Obey responds politely, if somewhat curtly, clearly anxious to end the discussion. However, when Richards asks him if he plans to vote against the supplemental war spending bill, he grows increasingly agitated.
“Absolutely not,” he declares, “I’m the sponsor of the supplemental. We’re trying to use the supplemental to end the war.... You can’t end the war if you go against the supplemental. It’s time these idiot liberals understand that.”
Obey goes on to raise the standard pretext of “supporting the troops” (by continuing to send them into battle): “I’m not going to deny the troops body armor,” he says. He follows with another sophistry, pointing to the Democrats’ proposal to add nearly a billion dollars for medical care for soldiers and veterans to Bush’s war spending request as further justification for voting to fund the war. “I’m not going to deny funding for veterans’ hospitals and defense hospitals,” he declares, “That’s what you do if you vote against that bill.”
Richards attempts to speak, but Obey cuts her off, saying, “I hate the war. I voted against it to start with.... But we don’t have the votes to de-fund the war and we shouldn’t.”
When Richards raises an amendment, proposed by members of the House Democrats’ so-called “Out of Iraq Caucus,” to “fully fund the withdrawal of troops,” Obey shouts back, “That makes no sense.... The language we have in the resolution ends the authority for the war. It makes it illegal to proceed with the war. We don’t have to de-fund something if the war doesn’t exist.... The liberal groups are jumping around without knowing what the hell is in the bill.”
There is, in fact, nothing in the Democrats’ proposals, either in the House or the Senate, that makes the war illegal. How, indeed, could a bill that allocates another $100 billion to fund the war at the same time end the authority to wage it?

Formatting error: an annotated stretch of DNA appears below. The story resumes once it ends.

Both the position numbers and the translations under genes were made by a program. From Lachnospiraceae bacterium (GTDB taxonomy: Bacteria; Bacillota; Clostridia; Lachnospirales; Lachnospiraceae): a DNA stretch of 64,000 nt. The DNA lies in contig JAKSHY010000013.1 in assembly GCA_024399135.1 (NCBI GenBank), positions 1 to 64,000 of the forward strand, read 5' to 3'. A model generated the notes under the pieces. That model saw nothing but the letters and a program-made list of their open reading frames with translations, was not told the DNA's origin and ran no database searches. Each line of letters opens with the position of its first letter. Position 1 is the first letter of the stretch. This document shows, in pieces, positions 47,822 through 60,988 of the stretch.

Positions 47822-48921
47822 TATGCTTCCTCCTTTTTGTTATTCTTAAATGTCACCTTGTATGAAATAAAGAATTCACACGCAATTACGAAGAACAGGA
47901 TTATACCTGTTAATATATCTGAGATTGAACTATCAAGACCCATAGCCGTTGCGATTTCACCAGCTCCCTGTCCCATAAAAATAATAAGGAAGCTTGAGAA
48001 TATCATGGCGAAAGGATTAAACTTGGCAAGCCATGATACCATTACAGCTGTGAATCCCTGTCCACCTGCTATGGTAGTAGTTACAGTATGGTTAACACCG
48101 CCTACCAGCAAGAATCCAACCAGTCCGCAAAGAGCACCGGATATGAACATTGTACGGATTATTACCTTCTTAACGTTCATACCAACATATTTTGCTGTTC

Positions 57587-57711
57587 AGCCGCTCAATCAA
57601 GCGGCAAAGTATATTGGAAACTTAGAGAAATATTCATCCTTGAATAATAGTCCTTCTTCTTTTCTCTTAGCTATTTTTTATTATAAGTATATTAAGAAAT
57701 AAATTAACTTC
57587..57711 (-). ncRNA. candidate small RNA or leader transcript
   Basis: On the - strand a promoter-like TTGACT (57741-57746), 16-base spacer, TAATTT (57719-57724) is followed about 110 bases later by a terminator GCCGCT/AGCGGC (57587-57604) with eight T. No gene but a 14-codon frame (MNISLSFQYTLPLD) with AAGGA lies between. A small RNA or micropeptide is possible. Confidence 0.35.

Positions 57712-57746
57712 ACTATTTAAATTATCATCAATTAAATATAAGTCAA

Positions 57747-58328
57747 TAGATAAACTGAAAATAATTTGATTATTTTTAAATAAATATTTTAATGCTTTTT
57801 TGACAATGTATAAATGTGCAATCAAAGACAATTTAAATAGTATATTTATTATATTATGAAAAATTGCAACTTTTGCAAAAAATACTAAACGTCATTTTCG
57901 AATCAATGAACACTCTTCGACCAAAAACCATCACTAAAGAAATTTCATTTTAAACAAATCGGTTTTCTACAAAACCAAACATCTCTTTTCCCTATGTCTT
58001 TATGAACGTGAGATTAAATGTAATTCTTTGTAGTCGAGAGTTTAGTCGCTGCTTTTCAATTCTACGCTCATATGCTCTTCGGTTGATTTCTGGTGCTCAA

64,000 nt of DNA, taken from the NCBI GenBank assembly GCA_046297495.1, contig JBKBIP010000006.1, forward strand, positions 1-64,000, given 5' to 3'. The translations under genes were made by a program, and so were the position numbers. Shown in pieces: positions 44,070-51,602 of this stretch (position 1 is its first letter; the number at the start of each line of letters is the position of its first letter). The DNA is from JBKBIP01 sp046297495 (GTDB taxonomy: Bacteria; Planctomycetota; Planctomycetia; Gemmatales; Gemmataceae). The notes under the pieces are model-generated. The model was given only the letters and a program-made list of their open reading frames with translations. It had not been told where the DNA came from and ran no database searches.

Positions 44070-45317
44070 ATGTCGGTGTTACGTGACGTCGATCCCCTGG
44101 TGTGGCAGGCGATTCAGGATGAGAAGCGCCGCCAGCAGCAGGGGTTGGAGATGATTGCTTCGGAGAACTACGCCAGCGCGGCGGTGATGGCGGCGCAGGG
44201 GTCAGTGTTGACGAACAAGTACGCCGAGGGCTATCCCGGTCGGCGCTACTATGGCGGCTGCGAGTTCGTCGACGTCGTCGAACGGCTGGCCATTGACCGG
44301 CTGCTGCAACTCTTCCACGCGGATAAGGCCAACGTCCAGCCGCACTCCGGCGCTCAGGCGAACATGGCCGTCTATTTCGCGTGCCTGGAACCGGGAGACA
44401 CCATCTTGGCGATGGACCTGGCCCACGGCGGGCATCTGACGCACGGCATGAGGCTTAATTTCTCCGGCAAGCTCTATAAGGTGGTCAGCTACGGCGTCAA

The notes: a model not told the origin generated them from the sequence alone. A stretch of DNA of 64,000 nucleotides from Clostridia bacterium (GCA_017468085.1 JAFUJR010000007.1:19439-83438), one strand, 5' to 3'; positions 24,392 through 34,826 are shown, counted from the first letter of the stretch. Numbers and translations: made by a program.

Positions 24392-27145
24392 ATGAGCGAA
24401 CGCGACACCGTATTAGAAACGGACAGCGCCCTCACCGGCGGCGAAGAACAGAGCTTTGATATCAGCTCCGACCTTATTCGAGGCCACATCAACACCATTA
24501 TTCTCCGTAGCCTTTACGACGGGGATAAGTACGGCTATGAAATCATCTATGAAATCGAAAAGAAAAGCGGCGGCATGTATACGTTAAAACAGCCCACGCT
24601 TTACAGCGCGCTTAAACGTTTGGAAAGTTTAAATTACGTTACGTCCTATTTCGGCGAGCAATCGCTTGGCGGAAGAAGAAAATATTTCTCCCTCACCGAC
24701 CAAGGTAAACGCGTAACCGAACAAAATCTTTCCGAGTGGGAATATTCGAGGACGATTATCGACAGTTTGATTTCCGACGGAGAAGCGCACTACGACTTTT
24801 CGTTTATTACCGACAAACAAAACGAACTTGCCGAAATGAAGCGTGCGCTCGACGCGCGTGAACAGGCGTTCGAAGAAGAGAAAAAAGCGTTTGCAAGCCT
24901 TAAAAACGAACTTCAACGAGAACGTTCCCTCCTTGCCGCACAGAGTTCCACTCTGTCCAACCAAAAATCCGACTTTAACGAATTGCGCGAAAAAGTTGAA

Obey grows even louder and more hysterical when Richards’ companion intervenes and says the Democrats could end the war by cutting off funding. “How, if you don’t have the votes?” Obey demands. “You can filibuster his [Bush’s] supplemental request,” the man replies. “There is no filibuster in the House,” Obey shoots back. “In the Senate they can do it,” the man responds. “All they need is 40 votes.”
This perfectly legitimate point, which highlights the lack of any serious support among congressional Democrats for action to end the war, is too much for Obey. “I’m sorry,” he declares, “I’m the sponsor of the bill that’s going to be on the floor and that bill ends the war. And if that’s not good enough for you, you’re smoking something illegal.... I’m not going to debate anymore. Go talk to somebody else. Goodbye.”
With that, the congressman rushes into his office and slams the door behind him.